Thursday, June 30

After 2 years, Kolkata celebrates Easter with rally, prayers

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Christians in the city celebrated Easter on Sunday with prayers and an Easter rally from St Paul’s Cathedral to St James’ School ground, after a two-year pandemic-induced hiatus. The event was organised by the United Christians of Kolkata and culminated with a joint service at St James’ School ground.

During the event, the Vicar General of the Archdiocese of Calcutta, Fr Dominic Gomes, was spotted playing the accordion for the masses from the back of an open-air truck along with other musicians. Fr Dominic had been attending the Easter Vigil ceremonies and Liturgy readings from the previous night until 6.30am, Easter morning, along with other priests.

Along the procession, members of the rally sang hymns in English, Hindi and Bengali, celebrating the Resurrection of Jesus, while volunteers distributed pamphlets to bystanders. “We are very happy that Easter celebrations are back in full swing,” said a participant in the rally. An observer watching the rally from the pavement near Maidan Metro station commented: “All of Kolkata is celebrating this week. It is really nice to see these kind of processions and hear the lively music being played.”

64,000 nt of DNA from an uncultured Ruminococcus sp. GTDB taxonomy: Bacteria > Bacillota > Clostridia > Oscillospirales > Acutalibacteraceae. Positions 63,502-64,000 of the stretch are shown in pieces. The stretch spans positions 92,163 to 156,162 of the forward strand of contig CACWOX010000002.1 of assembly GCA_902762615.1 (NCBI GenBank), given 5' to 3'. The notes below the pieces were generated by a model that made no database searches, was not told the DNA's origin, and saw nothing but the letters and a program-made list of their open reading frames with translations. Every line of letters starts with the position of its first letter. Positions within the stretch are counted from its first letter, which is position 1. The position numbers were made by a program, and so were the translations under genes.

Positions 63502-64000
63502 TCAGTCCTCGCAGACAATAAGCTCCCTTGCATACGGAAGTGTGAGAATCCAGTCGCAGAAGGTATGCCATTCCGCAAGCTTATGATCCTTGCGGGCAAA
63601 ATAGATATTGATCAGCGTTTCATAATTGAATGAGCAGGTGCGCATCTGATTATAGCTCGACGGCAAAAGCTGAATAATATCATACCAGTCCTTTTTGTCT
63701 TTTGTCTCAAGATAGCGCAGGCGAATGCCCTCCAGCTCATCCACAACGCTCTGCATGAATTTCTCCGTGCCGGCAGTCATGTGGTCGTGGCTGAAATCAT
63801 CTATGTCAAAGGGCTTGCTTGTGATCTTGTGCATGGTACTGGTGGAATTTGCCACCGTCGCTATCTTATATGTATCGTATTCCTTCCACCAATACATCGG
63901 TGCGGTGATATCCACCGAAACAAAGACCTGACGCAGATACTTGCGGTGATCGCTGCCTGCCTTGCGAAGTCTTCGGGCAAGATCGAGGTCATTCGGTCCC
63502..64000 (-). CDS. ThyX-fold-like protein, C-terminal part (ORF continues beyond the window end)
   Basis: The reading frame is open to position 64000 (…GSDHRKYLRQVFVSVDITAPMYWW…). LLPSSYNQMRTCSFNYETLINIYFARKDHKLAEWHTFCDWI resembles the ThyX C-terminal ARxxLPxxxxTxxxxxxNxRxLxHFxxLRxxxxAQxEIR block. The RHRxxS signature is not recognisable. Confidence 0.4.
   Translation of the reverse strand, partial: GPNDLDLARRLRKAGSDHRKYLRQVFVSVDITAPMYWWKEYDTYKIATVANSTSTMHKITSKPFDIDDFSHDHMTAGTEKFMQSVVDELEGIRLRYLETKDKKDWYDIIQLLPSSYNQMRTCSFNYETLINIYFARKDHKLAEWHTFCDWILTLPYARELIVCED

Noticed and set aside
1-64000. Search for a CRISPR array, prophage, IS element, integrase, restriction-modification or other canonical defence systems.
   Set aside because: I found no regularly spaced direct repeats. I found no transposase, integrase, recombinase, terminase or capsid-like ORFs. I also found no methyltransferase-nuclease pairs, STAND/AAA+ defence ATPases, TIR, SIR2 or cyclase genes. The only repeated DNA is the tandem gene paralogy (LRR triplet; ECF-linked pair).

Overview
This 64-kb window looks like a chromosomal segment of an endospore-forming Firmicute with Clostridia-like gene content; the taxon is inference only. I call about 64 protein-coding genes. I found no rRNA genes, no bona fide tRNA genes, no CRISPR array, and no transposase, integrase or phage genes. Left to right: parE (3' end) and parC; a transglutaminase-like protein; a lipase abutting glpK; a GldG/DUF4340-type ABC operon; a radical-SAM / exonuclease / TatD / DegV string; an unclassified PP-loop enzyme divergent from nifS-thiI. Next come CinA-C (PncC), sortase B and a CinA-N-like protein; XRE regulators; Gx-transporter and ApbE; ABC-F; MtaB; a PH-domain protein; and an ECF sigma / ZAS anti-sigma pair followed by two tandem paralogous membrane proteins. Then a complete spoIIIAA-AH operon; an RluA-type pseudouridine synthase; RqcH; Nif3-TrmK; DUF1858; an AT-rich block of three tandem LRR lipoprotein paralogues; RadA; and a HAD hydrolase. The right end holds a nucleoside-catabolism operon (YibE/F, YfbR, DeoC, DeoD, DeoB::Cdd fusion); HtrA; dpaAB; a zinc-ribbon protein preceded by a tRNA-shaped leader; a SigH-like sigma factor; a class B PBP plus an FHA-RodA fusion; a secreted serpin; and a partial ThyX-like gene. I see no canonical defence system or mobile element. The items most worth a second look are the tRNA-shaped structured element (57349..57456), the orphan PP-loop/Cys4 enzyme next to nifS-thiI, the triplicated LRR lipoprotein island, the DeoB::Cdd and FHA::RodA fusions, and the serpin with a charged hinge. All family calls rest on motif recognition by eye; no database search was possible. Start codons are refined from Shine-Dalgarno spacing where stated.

Several members of the crowd commented on the impressive turnout of participants, following two years of Covid restrictions. Commenting on how she plans on concluding Easter festivities after the rally, president of the Catholic Association of Bengal, Angelina Mantosh Jasnani, said: “The evening functions will be among family members and a few close friends.”

Several other members of the Christian community in the city shared similar plans of private domestic parties for families and club events to celebrate a vivacious Easter.

Commenting on the appeal of Easter celebrations for Kolkatans outside of the Christian faith, student of English literature, Ipshita Chakrabarty, said: “Easter and Christmas holds a large mystique for people in the city, who are not affiliated with the Christian faith. This is partly because of the warmth and calmness that one gets from listening to hymns. It helps break the humdrum monotony of a fast-paced city life. Also the aesthetic and visual splendour associated with the symbolism of these holidays make it really alluring. I always look forward to attending Easter Vigils, even though I am from a traditional Hindu Bengali family.”

Source: Times of India

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